The Netflix teen drama known as “Grand Army” recently announced its cancellation after its first and only season. Audiences were all too familiar with the plot of the show, which follows the lives of teenagers attending a large public school in Brooklyn, New York, and explores sexual, racial and economic politics from the perspectives of five high school students.
Creator and producer Katie Cappiello based “Grand Army” off of a short play she wrote in 2013 called “Slut: The Play”. It addresses the damage the culture of slut-shaming has on its targets. “Grand Army” authentically portrays Cappiello’s story by diversifying the plotline and portraying social conflicts as they truly are: raw and real.
The series addresses teenage struggles very realistically. Families face financial troubles, and there is anxiety brought on by pressure from parental figures. There are also clashes between cultural and individual identities, and the main characters grapple with walking through life as young adults in today’s time. Although the storyline is heavy, it is also honest. It holds little to nothing back.
Due to the similarities between “Grand Army” and other shows like it, some declare that its early cancellation was brought on by a need for variety and a lack of interest in the brutal truth. YouTuber Austin Burke spoke on the show in October of 2020, affirming its likeness to shows like “13 Reasons Why” and fittingly dubbing it “Netflix’s ‘Euphoria.'” Burke’s analogy, unbeknownst to him at the time, paints a broader picture here: “Grand Army” was scrapped after a single season but similar shows were not. “13 Reasons Why” ran for four seasons before its finale and audiences can expect the second season of “Euphoria” on HBO in 2022.
Without a doubt, “Grand Army” getting called off is no grand surprise. It is a known fact that to keep a production running, it needs funding. Series just starting out often have a financial goal to reach before they can receive more money. All works of art put on display face criticisms and occasional backlash and “Grand Army” is no exception. Therefore, cost increases and a lack of substantial viewers, among other things, serve as contributing factors to why the show ended so soon.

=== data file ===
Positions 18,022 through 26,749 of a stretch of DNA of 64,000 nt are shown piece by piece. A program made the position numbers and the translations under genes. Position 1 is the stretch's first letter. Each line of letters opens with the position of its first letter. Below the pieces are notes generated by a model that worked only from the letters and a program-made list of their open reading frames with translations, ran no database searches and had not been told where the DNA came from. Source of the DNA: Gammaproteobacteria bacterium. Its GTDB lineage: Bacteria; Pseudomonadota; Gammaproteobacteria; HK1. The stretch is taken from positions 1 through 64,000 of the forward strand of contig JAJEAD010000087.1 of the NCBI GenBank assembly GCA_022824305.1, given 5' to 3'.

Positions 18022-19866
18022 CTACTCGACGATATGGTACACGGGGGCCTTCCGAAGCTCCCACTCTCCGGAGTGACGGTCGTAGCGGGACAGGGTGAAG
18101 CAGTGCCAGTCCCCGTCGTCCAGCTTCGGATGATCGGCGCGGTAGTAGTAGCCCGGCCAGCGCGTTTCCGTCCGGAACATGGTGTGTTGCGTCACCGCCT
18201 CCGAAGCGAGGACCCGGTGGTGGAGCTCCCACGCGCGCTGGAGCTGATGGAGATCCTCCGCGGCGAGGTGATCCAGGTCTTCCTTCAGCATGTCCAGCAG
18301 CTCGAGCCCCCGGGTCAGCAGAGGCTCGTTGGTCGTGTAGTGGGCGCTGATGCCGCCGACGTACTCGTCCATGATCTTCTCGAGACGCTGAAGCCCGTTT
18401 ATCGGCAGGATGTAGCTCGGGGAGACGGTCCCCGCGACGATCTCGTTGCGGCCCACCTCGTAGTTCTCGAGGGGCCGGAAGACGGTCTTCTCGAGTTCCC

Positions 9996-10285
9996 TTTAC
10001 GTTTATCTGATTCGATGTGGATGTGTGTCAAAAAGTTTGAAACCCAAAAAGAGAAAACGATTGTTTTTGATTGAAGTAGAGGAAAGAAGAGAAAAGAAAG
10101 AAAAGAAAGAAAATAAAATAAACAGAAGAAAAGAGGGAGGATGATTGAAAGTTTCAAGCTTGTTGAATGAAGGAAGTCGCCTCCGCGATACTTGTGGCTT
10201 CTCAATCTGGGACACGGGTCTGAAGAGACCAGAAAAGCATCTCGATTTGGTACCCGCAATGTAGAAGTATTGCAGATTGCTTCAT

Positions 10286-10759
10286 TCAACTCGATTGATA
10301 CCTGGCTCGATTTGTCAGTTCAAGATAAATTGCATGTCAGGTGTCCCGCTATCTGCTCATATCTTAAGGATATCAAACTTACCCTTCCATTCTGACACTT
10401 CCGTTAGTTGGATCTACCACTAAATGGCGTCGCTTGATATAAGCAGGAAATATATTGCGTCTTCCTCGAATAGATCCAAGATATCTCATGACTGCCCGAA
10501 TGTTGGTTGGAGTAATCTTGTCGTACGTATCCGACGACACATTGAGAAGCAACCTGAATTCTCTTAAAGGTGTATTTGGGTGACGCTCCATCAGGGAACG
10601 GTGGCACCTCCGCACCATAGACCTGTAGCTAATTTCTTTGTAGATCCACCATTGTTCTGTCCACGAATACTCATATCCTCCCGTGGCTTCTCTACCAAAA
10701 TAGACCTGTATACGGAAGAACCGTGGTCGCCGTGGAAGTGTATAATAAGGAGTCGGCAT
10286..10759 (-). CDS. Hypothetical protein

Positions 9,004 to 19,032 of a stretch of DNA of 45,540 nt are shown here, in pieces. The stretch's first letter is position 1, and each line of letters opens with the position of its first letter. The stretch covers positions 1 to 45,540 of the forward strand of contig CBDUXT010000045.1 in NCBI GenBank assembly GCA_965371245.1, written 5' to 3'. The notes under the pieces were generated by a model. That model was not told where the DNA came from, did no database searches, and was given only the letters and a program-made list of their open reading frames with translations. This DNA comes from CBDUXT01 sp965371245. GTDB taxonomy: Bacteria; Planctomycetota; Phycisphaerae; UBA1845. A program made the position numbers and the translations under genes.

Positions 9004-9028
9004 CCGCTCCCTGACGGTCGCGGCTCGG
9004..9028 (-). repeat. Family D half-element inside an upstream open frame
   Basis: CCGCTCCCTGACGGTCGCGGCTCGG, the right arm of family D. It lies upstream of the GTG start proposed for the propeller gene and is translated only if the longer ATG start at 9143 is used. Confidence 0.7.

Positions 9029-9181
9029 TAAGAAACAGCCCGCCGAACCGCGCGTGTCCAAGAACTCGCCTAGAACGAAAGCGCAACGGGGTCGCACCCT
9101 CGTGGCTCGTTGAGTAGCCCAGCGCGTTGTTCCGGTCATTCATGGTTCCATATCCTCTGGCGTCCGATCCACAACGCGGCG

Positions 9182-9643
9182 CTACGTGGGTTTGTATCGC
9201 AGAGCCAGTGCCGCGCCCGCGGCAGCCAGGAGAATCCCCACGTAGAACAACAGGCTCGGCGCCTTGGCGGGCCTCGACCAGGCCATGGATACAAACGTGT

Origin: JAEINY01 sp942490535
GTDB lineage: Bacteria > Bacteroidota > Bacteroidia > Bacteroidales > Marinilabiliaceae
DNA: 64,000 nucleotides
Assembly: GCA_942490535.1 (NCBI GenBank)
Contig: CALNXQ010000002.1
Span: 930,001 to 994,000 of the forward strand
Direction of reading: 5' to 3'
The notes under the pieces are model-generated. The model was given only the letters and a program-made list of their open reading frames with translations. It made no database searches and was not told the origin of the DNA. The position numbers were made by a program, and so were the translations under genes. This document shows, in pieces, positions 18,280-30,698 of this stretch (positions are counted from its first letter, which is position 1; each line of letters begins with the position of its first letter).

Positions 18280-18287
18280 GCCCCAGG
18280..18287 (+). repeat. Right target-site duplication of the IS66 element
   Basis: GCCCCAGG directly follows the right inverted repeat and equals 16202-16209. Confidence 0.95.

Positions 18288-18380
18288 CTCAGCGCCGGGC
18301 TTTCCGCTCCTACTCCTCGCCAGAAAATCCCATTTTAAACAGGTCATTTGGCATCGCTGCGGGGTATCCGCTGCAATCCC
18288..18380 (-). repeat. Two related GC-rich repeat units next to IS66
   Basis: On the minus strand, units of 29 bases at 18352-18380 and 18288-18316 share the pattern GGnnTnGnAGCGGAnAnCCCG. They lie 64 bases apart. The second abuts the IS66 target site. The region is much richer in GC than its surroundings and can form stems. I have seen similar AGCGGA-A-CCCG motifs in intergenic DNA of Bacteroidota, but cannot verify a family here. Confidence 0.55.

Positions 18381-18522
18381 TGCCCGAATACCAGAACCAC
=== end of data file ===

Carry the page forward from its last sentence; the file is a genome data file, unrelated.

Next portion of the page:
Although the series took a more roundabout route to illustrating the all-too-familiar story of young adult hardship brought on by forces beyond one’s control, it was unable to deliver groundbreaking newness to audience’s television screens, let alone the ever-changing genre that is teen drama. LaToya Ferguson wrote in Variety prior to the show’s release, “‘Grand Army’ doesn’t exactly offer anything new to the teen genre at this point. Not in its depiction of sexual assault, not in its depiction of teenage slut-shaming and cyberbullying, not in its depiction of a ‘seemingly normal’ high school student being capable of horrifying things, not in its depiction of a closeted gay teen story, and especially not in its depiction of the struggles (upon struggles, upon struggles) of Black students.”
“Grand Army” was necessary and quite frankly did what was needed of it by serving as an important reminder, albeit a heavy one. It may not have had the glitter to distract viewers from its gore like “Euphoria” or Selena Gomez as one of its producers like “13 Reasons Why,” but it is still here, and it is still poetic, and it is still worthy of praise.